Tom

Development Lead (iOS)

20th September 2011

Removing reorder cell shadows from a UITableView

Guides | Tutorial By 3 years ago

(Now updated for iOS 7 and ARC)

Last week I explained how to reorder a cell from any point for a Scramble type game we had created. Another issue we faced with our Scramble game was the shadow behind each cell, which looked a tad weird. If you are facing the same issue, here is how you can correct it quite easily.

First download the sample project, which has everything set up. Go to the NoShadowTableView class, which is a subclass of UITableView. Here we will monitor all subviews of the table. First we need to know which subviews are used for shadows, so let’s make a dummy init method to set up a timer to print a list of subviews every second (a timer because the shadow is only visible when we’re reordering a cell).

Add the following code to NoShadowTableView.m

- (id) initWithCoder:(NSCoder *)aDecoder
{
	self = [super initWithCoder:aDecoder];

	if(self != nil)
	{
		[NSTimer scheduledTimerWithTimeInterval:1 target:self selector:@selector(printSubviews) userInfo:nil repeats:YES];
	}

	return self;
}

- (void) printSubviews
{
	NSLog(@"%@nn-------------", self.subviews);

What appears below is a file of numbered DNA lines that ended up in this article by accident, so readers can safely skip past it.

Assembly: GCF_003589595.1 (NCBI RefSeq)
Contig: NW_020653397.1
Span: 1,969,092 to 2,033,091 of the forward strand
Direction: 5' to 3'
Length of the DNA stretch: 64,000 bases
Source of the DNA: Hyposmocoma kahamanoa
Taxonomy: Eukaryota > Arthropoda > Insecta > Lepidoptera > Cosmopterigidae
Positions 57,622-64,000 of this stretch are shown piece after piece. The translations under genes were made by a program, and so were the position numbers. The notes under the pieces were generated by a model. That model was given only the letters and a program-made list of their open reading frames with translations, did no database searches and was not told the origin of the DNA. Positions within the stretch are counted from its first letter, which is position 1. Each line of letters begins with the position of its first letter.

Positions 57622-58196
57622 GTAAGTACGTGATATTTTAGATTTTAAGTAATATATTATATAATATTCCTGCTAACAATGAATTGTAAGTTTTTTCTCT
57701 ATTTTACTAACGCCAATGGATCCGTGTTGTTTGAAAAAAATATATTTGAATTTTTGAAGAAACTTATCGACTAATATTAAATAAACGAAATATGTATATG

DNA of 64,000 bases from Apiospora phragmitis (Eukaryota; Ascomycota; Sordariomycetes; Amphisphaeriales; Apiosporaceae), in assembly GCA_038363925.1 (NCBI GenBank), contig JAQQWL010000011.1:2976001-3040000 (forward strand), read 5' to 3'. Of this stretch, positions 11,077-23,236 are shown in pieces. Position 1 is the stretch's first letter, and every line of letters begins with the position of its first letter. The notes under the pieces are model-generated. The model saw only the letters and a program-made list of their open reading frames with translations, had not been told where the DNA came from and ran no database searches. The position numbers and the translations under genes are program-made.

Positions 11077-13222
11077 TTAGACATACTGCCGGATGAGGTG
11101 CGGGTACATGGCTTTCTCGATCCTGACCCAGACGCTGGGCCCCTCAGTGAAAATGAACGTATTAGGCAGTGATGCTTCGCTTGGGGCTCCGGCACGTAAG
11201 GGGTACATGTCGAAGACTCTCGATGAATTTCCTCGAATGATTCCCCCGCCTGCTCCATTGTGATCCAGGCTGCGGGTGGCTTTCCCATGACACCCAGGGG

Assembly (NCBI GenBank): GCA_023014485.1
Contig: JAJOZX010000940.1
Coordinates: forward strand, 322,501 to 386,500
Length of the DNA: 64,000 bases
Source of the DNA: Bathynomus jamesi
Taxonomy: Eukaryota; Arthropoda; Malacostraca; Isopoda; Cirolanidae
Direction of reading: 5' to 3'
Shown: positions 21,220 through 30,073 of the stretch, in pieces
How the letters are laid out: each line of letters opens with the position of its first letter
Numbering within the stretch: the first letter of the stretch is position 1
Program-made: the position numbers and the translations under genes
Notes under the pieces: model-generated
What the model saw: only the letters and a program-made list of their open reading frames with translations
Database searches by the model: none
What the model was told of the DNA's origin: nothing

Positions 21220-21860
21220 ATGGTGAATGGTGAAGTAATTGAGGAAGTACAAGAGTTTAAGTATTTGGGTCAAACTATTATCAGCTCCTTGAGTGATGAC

}

This blog was originally written before iOS7, some things have changed a bit since then. Because of that, I will provide both code snippets to keep this compatible with both iOS6 and iOS7.

Run the project, you will see a print off of all subviews once every second. Hold down on a cell and read through the list. On iOS7 you will see a subview called UITableViewWrapperView. On iOS6 you will see a subview called UIShadowView – both of these are private classes, not publicly accessible to developers. Delete the init and printSubview methods, we dont need those now we know what the problem classes are. To remove this class from our table we will override the didAddSubview: method, which is called after any subviews are added to a view.

On iOS7, the UIShadowView is still there, but it’s a further subview of the UITableViewWrapperView.

Just like last week we will check the subview’s class type as a string. You may be tempted to remove the UIShadowView from the table when we find it, but to ensure retain counts are kept as intended, we will just set it to be hidden. If you immediately check the UITableViewWrapperView‘s subviews, the shadow view will not be there. It needs to be checked at a later stage, so instead I will keep a weak reference to the wrapper view and look through the subviews whenever the table is laid out. You will notice at the top of the NoShadowTableView.m file, I’ve already got a weak reference for __weak UIView* wrapperView;